Physicist as librarian; Henri Poincaré’s intriguing metaphor

Among the new additions to Oxford University Press’s admirable series of Very Short Introductions is a revised edition of J.L. Heilbron’s VSI to the History of Physics. An interesting read in general, it raises one intriguing idea in particular; the metaphor of physicist as librarian.

Libraries and documents feature throughout the book. Heilbron notes that when the Mongol ruler Hulagu Khan created an astronomical observatory for the scholar Nasir al-Din al-Tusi in the city of Maragha in modern Azerbaijan in the thirteenth century, its facilities included a library and a librarian (p.38). This shows an interesting and different side to Hulagu, often demonised for the destruction of the great library of Abbasid Baghdad in 1258. And Heilbron reminds us that from the fifteenth century, printing, by replacing imprecise and error-prone manuscript copying, gave standardised versions of texts, giving scholars the same materials on which to develop exact and quantitative physical ideas (p.64).

However, the specific idea of physicist as librarian, which Heilbron uses as the title of a section in the his book, was first set out by Henri Poincaré, the French mathematician, in his keynote address to the first international conference of physicists, held in Paris in 1900: “He advised his audience against developing a fondness for a revised-Cartesian or any other world system. rather, they should collect the facts of experiment and arrange them for consultation in the most convenient manner, a good physicist was more librarian than philosopher …The metaphor of the library suited a large part of 19th-century physics, which boasted many new laws or effects easily entered in Poincaré ‘s imaginary catalogue” (p.100-101).

Helibron takes up enthusiastically the physicist as librarian metaphor throughout the rest of the book:

  • “The library adds new shelves” with the discovery that mechanical forces can create electricity and magnetism (p.101)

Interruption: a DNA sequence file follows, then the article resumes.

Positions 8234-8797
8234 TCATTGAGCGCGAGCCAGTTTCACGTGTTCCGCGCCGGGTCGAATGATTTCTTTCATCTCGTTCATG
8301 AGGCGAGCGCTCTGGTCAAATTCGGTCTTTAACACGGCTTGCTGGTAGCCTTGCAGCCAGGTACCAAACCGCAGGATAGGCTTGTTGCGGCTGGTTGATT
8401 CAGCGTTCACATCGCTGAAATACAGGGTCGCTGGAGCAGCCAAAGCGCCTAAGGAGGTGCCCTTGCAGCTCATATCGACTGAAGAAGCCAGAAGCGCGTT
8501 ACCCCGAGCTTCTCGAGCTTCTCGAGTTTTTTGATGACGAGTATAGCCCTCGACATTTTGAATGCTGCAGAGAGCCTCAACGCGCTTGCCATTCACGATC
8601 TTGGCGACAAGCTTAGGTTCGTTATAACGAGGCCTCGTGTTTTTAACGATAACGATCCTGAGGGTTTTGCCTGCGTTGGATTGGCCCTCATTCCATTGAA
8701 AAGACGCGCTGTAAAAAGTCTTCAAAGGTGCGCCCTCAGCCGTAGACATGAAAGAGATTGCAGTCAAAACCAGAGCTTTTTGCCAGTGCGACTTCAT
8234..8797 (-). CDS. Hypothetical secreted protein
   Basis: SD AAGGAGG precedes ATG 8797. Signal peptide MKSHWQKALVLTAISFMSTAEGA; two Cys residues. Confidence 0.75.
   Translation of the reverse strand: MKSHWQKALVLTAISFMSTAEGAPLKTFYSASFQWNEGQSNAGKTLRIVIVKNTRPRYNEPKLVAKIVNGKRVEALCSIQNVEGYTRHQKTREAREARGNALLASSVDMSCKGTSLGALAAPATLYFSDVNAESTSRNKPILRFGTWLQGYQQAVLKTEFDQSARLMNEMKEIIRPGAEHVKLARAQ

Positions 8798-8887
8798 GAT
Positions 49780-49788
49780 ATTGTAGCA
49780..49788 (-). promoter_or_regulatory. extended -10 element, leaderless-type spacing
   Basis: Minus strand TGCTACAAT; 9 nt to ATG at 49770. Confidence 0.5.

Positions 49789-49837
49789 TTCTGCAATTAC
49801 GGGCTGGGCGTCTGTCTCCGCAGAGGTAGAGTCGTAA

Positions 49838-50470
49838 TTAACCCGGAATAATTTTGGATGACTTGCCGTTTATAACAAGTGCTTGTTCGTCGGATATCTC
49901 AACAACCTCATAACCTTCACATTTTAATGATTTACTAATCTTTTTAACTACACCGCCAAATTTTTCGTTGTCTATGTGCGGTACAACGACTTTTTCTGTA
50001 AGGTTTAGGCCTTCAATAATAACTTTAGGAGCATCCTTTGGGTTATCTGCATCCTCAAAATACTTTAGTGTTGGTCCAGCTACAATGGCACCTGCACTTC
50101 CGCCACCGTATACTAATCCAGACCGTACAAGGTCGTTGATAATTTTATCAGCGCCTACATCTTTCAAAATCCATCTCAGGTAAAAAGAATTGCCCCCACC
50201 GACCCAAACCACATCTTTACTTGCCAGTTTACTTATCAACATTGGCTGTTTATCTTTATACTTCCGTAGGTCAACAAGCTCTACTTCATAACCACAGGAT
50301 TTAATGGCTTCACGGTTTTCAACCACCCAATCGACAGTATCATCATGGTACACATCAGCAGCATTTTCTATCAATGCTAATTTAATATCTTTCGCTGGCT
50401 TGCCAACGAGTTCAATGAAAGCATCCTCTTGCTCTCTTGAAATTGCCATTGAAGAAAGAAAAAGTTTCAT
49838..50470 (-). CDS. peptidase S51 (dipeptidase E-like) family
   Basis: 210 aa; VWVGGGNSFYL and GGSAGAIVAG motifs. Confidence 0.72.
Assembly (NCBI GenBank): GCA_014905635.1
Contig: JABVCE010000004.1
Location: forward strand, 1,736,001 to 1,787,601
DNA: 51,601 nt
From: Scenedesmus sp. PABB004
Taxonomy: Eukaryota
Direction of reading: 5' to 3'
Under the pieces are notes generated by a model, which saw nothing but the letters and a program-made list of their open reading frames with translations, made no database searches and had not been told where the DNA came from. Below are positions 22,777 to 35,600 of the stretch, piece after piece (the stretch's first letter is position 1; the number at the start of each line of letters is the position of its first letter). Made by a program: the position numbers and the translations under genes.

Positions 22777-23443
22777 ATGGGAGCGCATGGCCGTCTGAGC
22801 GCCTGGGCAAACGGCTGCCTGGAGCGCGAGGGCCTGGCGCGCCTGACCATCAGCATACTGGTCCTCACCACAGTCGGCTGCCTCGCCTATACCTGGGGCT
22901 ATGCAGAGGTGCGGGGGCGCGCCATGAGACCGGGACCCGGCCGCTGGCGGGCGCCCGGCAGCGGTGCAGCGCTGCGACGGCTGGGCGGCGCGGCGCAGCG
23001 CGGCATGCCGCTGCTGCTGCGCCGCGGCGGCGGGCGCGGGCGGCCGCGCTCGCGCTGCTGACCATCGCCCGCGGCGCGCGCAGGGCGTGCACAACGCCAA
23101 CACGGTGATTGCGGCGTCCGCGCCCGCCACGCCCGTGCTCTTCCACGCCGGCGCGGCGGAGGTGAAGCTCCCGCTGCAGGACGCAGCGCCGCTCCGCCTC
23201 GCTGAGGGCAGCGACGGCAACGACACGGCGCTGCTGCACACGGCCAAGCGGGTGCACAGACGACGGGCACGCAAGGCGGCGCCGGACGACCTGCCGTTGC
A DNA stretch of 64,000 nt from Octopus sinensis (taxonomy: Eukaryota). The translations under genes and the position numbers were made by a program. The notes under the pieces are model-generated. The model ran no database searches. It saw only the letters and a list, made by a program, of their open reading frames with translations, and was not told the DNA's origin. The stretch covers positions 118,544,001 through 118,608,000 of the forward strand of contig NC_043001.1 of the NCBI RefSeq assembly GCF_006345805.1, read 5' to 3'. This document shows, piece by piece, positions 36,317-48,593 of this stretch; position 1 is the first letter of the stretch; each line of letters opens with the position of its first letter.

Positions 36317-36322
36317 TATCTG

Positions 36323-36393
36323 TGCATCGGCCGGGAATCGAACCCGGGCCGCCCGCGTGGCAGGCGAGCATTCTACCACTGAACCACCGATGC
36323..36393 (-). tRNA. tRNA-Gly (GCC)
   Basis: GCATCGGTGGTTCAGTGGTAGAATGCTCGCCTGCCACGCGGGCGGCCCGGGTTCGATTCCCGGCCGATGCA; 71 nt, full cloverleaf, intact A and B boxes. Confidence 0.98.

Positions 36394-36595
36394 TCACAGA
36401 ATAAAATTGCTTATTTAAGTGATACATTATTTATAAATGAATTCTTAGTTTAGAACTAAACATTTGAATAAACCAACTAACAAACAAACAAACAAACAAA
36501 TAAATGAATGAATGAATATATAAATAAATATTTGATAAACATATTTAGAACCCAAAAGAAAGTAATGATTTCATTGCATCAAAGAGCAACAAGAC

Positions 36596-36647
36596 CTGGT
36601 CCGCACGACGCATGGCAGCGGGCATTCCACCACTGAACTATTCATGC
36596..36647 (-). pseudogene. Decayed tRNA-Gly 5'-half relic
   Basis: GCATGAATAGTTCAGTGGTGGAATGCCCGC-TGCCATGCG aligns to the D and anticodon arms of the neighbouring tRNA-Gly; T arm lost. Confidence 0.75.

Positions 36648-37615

• “The most exact entries in the library of physics” around 1900 were the precisely measured wavelengths of spectral lines emitted by elements when heated sufficiently (p.101)
  • “The librarians of physics … already had a pace for [the blackbody radiation problem] on the shelf between electrodynamics and thermodynamics” (p.105)
  • around 1900, physics got its first elementary particle [the electron] and half a dozen rays for which its library had no shelf mark” (p.108).



Henri Poincaré, appropriately enough in a library. Photo credit AIP Emilio Segrè Visual Archives

Poincaré’s metaphor was examined in detail, and criticised, in a book chapter by Antonio Videira (in Poincaré Philosopher of Science: problems and perspectives, de Paz and DeSalle (eds.), Springer, 2014), and, in an unpublished paper Physics and Philosophy meet: the strange case of Poincaré (2014), by Howard Stein, an American philosopher of science. Poincaré had argued that science could be compared to a library, whose collection should brow continually, but for which insufficient funds were available, so that purchases should be carefully chosen. It was the job of the experimental physicist to make the purchases and increase the size of the collection. The theoretician was responsible for creating and maintaining the catalogue; while this does not increase the collection, it allows the reader to best use of what is there, and by showing gaps in the collection it shows what purchases, i.e. experimental results, are needed.
Howard Stein
The job of the theorist, in Stein’s restatement of Poincaré’s idea, is to find the simplest and most systematic arrangement for storing scientific information, in effect that of information retrieval, and transformation of the retrieved information into usable form; the information itself having come from experiment (p.16).Calling this a “lucid metaphor”, but concluding that it is erroneous, Stein suggests that it would have been better to regard theoretical physics as writing not the library catalogue but the books themselves, which experimental physics judges which to keep in the library and which to weed (p.17).

At all events, it is an intriguing metaphor, particularly when set against the more common view, usually ascribed to Ernest Rutherford, that all of science is divided into physics and stamp collecting, with the implication that physics, unlike the other sciences, does not simply collect observations and experimental results.

It is also interesting to note that Heilbron’s book talks much more about libraries than does the equivalent Very Short Introduction for chemistry, which has generally been considered a more information-intensive science than physics, though the latter book certainly includes a good deal about chemical information and communication.

Even if the metaphor may be stretched too far, that someone like Poincaré would use it reminds us of the very clear link between disciplines and their knowledge base, and indeed their documents.

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